"This should not be on the ground in the first place, it should be on your face," said Eben Schwartz, who directs the Coastal Commission's marine debris program. "Most synthetic materials have the potential to leach chemicals into the environment, particularly plastics into the environment, and as a result disrupt the food web."
This is a state that has tried to take plastic pollution seriously, sometimes at the risk of becoming the butt of jokes in doing so.
The state has a law that requires restaurants provide plastic straws only on request. But this year the legislature narrowly defeated a much more stringent proposal that would have called for the reduction in single-use plastic by 75% over the next decade. The legislation is likely to return.
The cities and counties around the Bay have moved even more aggressively.
San Francisco has banned plastic straws, many of which end up in the water, as have Oakland and Berkeley on the other side of the Bay. San Francisco environmental officials estimated that a million plastic straws a year ended up in the Bay before the regulations took hold last year. In Berkeley, nearly any item that commonly accompanies takeout food, from ketchup packs to plastic utensils, is provided only on request.
Masks and gloves, while not found littering the Bay in the same quantity as some other plastic trash, have undermined much of the progress made by those regulations, which conservatives dismiss as the kind of disruptive, trivial rules that liberals love to impose.
But the new flotsam is nonetheless bountiful around the Bay, as a recent tour from the still-crowded streets of East Oakland, through the wealthy coastal communities of Marin County, and over the Golden Gate Bridge to the edge of the continent showed.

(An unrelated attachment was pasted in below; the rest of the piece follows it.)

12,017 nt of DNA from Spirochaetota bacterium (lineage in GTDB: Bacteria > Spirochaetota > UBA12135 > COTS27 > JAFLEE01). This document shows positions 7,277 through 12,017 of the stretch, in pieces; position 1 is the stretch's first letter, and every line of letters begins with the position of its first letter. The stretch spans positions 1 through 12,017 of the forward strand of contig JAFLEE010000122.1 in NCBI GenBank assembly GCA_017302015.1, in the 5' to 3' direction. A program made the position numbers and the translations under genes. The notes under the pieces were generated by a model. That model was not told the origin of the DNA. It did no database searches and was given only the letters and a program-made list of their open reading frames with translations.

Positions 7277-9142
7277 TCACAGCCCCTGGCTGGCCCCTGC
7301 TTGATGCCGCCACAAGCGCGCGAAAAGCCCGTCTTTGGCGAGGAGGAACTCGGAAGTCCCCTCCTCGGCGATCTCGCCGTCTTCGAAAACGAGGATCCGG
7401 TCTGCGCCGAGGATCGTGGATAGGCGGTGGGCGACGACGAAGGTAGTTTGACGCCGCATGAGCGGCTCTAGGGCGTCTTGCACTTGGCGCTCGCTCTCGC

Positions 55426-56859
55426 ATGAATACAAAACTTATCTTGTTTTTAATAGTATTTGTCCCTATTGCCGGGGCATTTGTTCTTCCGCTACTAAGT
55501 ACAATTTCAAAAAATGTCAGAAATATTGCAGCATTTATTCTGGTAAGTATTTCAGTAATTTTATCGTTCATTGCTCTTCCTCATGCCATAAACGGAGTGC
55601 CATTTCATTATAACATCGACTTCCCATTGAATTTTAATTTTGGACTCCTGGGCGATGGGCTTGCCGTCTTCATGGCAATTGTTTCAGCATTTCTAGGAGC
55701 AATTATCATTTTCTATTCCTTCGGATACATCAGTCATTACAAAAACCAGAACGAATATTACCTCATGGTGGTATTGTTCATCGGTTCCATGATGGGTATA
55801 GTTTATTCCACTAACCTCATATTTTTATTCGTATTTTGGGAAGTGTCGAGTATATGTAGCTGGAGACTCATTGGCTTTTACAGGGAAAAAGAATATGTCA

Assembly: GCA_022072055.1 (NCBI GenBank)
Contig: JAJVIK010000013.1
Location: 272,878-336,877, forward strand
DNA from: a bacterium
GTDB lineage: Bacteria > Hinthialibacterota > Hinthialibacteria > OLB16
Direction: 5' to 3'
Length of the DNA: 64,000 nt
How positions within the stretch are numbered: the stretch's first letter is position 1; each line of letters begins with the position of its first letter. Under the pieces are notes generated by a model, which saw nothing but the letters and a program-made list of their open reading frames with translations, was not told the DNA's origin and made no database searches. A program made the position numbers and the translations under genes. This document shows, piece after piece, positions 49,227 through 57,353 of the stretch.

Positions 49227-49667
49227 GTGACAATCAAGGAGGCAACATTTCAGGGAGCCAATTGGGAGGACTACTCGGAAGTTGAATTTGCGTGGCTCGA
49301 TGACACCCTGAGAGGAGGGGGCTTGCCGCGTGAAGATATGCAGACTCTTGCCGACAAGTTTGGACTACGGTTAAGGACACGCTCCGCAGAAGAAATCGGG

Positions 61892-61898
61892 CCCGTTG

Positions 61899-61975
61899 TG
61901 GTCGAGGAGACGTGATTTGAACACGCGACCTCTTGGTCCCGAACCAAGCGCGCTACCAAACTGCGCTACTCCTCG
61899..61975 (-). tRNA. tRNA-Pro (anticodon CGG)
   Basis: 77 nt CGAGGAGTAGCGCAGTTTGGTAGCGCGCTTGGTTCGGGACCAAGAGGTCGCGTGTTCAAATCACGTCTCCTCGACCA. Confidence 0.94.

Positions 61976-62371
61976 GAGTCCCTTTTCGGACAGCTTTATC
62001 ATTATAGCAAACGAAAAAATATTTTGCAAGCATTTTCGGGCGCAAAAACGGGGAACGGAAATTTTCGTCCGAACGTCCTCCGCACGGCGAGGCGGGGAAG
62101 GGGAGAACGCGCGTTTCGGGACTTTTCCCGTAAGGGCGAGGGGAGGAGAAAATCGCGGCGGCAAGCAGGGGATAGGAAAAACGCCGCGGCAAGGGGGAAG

"It's all over the place now," said Gonzalo Cruz, 62, who picks up trash along the streets of Oakland's Fruitvale neighbourhood for Peralta Services Corp.
On a recent morning, Cruz was working along International Boulevard, a radio playing ranchera music strapped to his chest. Trash cans overflowed on the sidewalks of a neighbourhood brutally hit by the coronavirus.
Along a single block, Cruz stooped to pick up five masks tucked between parked cars and the curb.
"Every day," he said. "Every day there's more."
Bending around the Bay to the north, there is a roadside park in the town of Larkspur, where Democratic Gov. Gavin Newsom lived with his family before decamping for Sacramento. Diana Lonergan, an estate manager, walked a whippet and an Irish wolfhound along the narrow path between a marsh and the Bay on a warm winter morning.
Within 100 yards of the trailhead, a blue surgical mask caught the sun in a thicket of reeds, a flock of bufflehead ducks paddling through the calm waters in a V formation just a few yards away.
"It's just gross," she said. "When I see it, I always think, 'Who does that?' "
In the middle distance loomed the San Francisco skyline and neat rows of avenues, each sloping steeply to the Bay. It is easy to see why a mask dropped even in the middle of downtown ends up bobbing in the ocean.
Over the bridge and a short jog west leads to Lands End, the park at the end of the continent.
The edge is rugged, buffeted by a consistently rough sea, and blown by a stiff breeze. Hiking trails carve through cypress and pines and fir. A foghorn bleats in the distance.
Where the cliff drops to Mile Rock Beach, ice plants and brush cling to the soft dirt. There are seabirds and a seal below. But what stands out most, in the near distance, is what dangles from the undergrowth like fruit.
The blue of masks, a half dozen of them in one stand of ice plants alone. There are dozens more in the branches.